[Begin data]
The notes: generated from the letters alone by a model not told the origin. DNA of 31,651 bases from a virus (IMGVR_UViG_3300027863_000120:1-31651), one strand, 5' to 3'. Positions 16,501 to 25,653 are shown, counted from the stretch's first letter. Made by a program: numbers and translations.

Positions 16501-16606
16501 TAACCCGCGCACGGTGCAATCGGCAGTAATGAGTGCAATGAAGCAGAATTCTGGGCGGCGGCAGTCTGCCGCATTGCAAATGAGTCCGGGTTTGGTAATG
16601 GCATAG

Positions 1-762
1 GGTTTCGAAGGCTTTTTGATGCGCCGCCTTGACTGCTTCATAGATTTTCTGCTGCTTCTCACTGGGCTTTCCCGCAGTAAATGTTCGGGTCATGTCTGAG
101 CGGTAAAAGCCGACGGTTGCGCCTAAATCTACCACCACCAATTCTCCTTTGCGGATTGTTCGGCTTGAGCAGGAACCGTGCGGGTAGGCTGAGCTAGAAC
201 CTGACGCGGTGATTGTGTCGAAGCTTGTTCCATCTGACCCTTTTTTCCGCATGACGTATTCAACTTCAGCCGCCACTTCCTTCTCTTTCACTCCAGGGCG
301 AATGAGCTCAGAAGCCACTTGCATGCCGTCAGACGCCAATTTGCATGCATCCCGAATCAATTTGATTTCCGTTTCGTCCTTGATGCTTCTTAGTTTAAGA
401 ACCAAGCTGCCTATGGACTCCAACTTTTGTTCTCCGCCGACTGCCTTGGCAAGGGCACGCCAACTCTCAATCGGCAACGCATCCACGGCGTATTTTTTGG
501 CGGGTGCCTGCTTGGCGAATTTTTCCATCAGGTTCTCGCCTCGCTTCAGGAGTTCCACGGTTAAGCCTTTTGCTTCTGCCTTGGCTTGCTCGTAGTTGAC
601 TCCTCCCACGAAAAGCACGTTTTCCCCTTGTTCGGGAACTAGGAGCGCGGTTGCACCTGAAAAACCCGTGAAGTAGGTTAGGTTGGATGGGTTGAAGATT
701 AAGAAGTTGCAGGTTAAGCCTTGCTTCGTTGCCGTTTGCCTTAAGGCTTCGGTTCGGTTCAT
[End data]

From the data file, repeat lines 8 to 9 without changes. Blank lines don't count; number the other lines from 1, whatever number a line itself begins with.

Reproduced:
201 CTGACGCGGTGATTGTGTCGAAGCTTGTTCCATCTGACCCTTTTTTCCGCATGACGTATTCAACTTCAGCCGCCACTTCCTTCTCTTTCACTCCAGGGCG
301 AATGAGCTCAGAAGCCACTTGCATGCCGTCAGACGCCAATTTGCATGCATCCCGAATCAATTTGATTTCCGTTTCGTCCTTGATGCTTCTTAGTTTAAGA